San Francisco Ballet corps member Julia Rowe's first run-through of Mark Morris' intensely complicated ballet Maelstrom did not go the way she'd planned. “I went to do my first entrance and blanked—completely," she says. “I'd already had a full day of learning other ballets and my brain was fried, but there was no time to stop, so the music just kept playing. It took me an eternity to get my bearings and remember at least some of the steps, let alone the timing."
Memorizing choreography—and retaining the steps and counts—is a skill as important as pirouettes or allegro, and nearly every dancer struggles with it at some point. New company members may have it especially hard, though, when the sudden challenge of learning a large amount of repertoire in a very short time can overload an already fatigued brain and body. Gaining mental stamina takes time and practice, but there are plenty of strategies to improve your brain's power, speed and focus.
Lay Some Groundwork
First, give yourself a head start by becoming familiar with the ballet beforehand. Watch a video to get an idea of the piece's structure and style, and listen to the music as much as you can, especially if it's unusual. Joffrey Ballet's Fernando Duarte found that studying the notoriously daunting Stravinsky score to Le Sacre du Printemps actually helped him learn the steps, too. "It was a lot of choreography," he says, "but I listened to the music every day on Spotify to hear the accents and get the counts, and finally I got it."
After Rowe's terrifying blank-out, she had a revelation: "It occurred to me that if I could remember how the music went, surely I'd remember the steps to go along with it. That night, I went through the entire ballet and sang the choreography like words to a song. I did the same thing in rehearsal the next day. It worked! I didn't miss a beat (or a step)."
Listening to the music can help the piece to sink in.
So Many Steps, So Little Time
Dancers are trained to be detail-oriented, but when the pressure is on to learn quickly, getting stuck on specifics can slow you down. Take your time—particularly with unfamiliar movement. Watch the choreographer or ballet master move before you try to imitate. "Seeing and absorbing with my eyes first is more beneficial for me and actually makes it easier to repeat it afterwards," says Duarte. "I can understand what they want, and I don't miss things when they're turning or facing backwards."
Focus on the big picture first, advises Rowe. "Establish your outline and then fill in the details," she says. "If you're struggling with a phrase, bookmark it and move on. Nine out of 10 times, it will make much more sense when you come back to it later."
If it doesn't, think about the transitions before and after your roadblock. Jeffrey Stanton, a ballet master at Oregon Ballet Theatre, says, "It's as if you're learning a sentence instead of just words. Connect them all together and train your brain to know what comes next."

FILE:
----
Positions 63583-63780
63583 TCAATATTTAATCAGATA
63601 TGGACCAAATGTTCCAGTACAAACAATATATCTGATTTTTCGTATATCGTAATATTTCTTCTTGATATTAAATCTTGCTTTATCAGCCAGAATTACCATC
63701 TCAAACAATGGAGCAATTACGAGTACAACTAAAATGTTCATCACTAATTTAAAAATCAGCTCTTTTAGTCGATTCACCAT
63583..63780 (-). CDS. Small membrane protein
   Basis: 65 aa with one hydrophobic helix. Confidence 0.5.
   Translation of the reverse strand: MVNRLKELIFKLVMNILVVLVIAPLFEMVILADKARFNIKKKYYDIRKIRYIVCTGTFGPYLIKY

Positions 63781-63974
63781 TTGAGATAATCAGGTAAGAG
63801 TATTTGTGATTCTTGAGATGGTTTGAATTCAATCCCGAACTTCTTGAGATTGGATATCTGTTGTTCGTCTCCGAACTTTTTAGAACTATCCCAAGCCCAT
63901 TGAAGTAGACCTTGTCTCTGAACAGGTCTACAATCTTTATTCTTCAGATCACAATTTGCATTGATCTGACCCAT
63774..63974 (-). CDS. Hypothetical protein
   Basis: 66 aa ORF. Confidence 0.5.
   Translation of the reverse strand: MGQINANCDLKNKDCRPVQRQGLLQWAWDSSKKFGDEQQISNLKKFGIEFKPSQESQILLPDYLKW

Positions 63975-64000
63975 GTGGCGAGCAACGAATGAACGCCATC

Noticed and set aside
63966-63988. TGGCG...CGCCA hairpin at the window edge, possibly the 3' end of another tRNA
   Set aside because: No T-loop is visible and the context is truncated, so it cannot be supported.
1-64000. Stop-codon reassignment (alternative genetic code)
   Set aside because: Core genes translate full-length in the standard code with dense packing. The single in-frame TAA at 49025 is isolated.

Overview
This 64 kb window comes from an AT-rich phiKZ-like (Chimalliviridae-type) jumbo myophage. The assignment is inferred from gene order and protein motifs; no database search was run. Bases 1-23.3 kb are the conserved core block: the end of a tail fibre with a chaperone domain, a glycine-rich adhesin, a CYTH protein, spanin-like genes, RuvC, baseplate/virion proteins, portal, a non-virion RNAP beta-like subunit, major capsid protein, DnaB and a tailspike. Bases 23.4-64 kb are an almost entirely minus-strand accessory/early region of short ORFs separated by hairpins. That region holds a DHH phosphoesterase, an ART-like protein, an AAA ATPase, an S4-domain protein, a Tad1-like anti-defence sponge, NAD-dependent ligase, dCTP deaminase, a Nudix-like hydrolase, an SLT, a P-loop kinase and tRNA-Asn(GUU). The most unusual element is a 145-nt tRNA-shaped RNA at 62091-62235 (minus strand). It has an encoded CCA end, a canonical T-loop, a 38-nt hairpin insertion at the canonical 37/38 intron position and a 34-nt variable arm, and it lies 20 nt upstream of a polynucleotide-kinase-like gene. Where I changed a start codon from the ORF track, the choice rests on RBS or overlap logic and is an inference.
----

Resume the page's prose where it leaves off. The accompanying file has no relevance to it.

Learning Multiple Roles—and Spots
As a new dancer, apprentice or trainee, it's common to understudy multiple roles in one ballet—learning three Snowflake spots, for example—or to be asked to step in unexpectedly for a dancer you're not officially covering. It seems like an impossible task, but Glenn Keenan, a ballet master for New York City Ballet who spent 10 years in the company's corps, tells dancers to concentrate on one thing at a time. "Focus on learning one part really well, and then it'll be easier to learn another one and transfer what you already know. But if you try to learn both at the same time, it's nearly impossible." Prioritize the part you're most likely to perform, but stay aware of what else is being taught. And stay calm. Panic only leads to brain shutoff.
Often, reviewing material on your own is necessary to be completely prepared. Asking other dancers or the ballet master for help after rehearsal is a great way to feel more on top of the choreography—and show you're motivated. And if you're understudying, remember that it's in the best interest of the person you're covering that you know their part, so they'll likely be eager to help. They may even be able to offer insider tips or explain details you missed.
While some people are naturally faster learners than others, memorizing choreography is part of every dancer's life. But remember that your brain is a muscle, too—and with practice, patience and some mental discipline, it will become as flexible, strong and fast as your body.
Writing steps down can help to cement sequences in your head.
Losing Your Concentration?
Staying focused when your body is tired isn't easy, but getting frustrated will only sabotage your ability to learn quickly. Here are some tips for keeping your mental stamina sharp.
- Visualize the steps, mark them or write them down to cement the sequence in your head without expending unnecessary energy on dancing full-out.
- Shut out distractions. "Stay in the zone," says Oregon Ballet Theatre ballet master Jeffrey Stanton. "Focus on what you're doing, who you're dancing with, and forget about who's watching from the doorway."
- To cope with a heavy workload, compartmentalize your day. Concentrate solely on what you're doing at any given moment without stressing over your next rehearsal.
- When you get a break, take it. Not only will your muscles rest, but your brain will also have a chance to process what it's learning. Setting it all aside for even a few minutes to read, chat with friends or think about something unrelated to dance will help you recharge.